This is a guest post by Dave, who is also looking to retire no later than 45, but unlike Tim has no kids and doesn’t want any. Dave is from Ontario and is working towards his CGA certification.
I am all about self-experimentation. I lift weights at the gym and am constantly changing my workout in order to optimize my time (meaning I try to get the most gain with the least amount of work). On top of that, I tend to gravitate towards the more “fringe” trends in diet and health as I discussed a while ago in a post on intermittent fasting (how I save 20% on my grocery bill) for at least a short period of time, to see if they work for me.
A few weeks ago, I read Tim Ferris’ “The 4-Hour Body” which included a chapter on significantly increasing fat loss, up to 50% faster than diet and exercise alone. The catch – it involves immersing yourself in a bathtub filled with ice water for 20 minutes 3 times a week. The premise of doing something like this (which some would term insane) is the ice water forces the body to shiver, forcing it to burn significantly more calories than it would in its normal state.
I have yet to try an ice bath, it just seems too out there, even for me who “starves” myself for two 24 hour periods a day and gets most of my calories from “unhealthy” fatty meats, eating like a caveman. The premise of the ice bath is to throw off your normal balance (in this case freezing yourself for a short period of time) – the same thing can be applied to personal finance, especially when your goal is early retirement.
Your “ice-bath” could be challenging yourself like Tim, where he is not going to buy anything until the New Year, it might be an attempt to cut your grocery bill down to $10 per week following Jacob from Early Retirement Extreme’s grocery buying plan, or go car-free for a month to cut down on your expenses. On the income side, you could pick up a part-time job to add income to invest or pay down debt, or start selling the stuff you have laying around and not being used.
I am all for boring personal finance – paying off debt, investing for retirement and sticking to the plan but I need a jolt once in a while as well. I generally don’t spend a lot of money, but I am also a gadget junkie. I have found myself constantly looking at an iPhone and iPad over the past few weeks – neither of which I need. Because I don’t really spend a lot of money, I have found myself with a significant surplus in “personal” cash that could be used to purchase both of these toys. I was looking at my mortgage calculation though, and found that if I could come up with an extra 13,000 in the next 2.5 years, I could pay off this debt in under 5 years (which was my initial goal on buying my house).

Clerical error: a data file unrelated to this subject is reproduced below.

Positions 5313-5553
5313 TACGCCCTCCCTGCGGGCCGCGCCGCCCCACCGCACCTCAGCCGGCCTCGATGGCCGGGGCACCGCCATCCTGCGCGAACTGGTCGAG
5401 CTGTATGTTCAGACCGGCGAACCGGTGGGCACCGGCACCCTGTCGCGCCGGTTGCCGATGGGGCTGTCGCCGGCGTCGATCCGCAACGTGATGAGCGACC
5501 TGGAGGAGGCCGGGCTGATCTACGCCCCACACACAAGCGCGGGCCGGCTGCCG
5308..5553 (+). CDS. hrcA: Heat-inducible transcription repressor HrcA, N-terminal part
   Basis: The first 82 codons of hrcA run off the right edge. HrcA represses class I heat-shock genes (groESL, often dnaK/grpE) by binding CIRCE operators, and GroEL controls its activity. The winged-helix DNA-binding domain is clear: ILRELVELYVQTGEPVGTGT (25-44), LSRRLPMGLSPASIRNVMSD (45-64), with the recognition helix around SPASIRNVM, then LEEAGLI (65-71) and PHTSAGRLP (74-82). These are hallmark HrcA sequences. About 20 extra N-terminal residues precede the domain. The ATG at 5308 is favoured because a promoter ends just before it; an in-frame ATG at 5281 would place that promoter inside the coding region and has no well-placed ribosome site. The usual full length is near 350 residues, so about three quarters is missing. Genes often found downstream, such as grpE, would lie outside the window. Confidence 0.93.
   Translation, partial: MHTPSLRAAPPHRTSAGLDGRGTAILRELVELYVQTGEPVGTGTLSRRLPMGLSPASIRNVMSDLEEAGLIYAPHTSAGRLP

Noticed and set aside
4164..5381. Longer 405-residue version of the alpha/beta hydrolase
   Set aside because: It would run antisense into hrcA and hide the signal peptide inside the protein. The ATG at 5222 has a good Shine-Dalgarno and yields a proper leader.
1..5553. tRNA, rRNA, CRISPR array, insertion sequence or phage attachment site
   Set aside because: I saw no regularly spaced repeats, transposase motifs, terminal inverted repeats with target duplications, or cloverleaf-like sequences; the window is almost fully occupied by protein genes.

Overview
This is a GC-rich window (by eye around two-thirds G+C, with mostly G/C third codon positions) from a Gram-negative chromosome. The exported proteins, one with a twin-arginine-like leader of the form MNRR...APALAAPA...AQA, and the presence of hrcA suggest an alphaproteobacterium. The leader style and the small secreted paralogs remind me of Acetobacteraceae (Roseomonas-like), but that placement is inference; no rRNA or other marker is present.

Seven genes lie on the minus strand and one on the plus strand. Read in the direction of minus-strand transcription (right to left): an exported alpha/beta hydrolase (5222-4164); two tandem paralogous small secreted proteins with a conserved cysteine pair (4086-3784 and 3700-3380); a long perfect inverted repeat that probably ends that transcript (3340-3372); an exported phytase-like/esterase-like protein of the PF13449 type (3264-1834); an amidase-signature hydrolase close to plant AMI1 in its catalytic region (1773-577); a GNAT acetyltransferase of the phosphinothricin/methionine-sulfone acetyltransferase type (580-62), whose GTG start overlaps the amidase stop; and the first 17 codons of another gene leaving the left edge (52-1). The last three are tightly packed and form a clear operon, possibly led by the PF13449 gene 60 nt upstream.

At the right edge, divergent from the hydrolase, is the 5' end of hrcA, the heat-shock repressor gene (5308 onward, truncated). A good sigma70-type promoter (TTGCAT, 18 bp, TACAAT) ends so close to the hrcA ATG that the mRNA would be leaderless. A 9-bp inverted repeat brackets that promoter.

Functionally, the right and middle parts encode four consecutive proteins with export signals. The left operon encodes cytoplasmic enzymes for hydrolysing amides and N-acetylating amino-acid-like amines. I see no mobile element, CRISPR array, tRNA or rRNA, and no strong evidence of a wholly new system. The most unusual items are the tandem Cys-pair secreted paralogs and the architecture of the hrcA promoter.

So, rather than buying toys which I may really enjoy initially I am going to pay off my mortgage, so that I can get to my ultimate goal – financial freedom by the time I’m 45.
Can you think of a challenge that would shock your financial plan?
Bonus content: This American Life had an interesting show on last year where an individual intentionally infected himself with hookworm (a parasite) in order to cure his terrible allergies. If you haven’t heard about it, I would highly recommend reading about the Hygiene Hypothesis and the possible effect that our super-clean hand-sanitizing society is having on us (and also why you should let your kids eat dirt, among other things)…..Definitely on the same page as ice baths.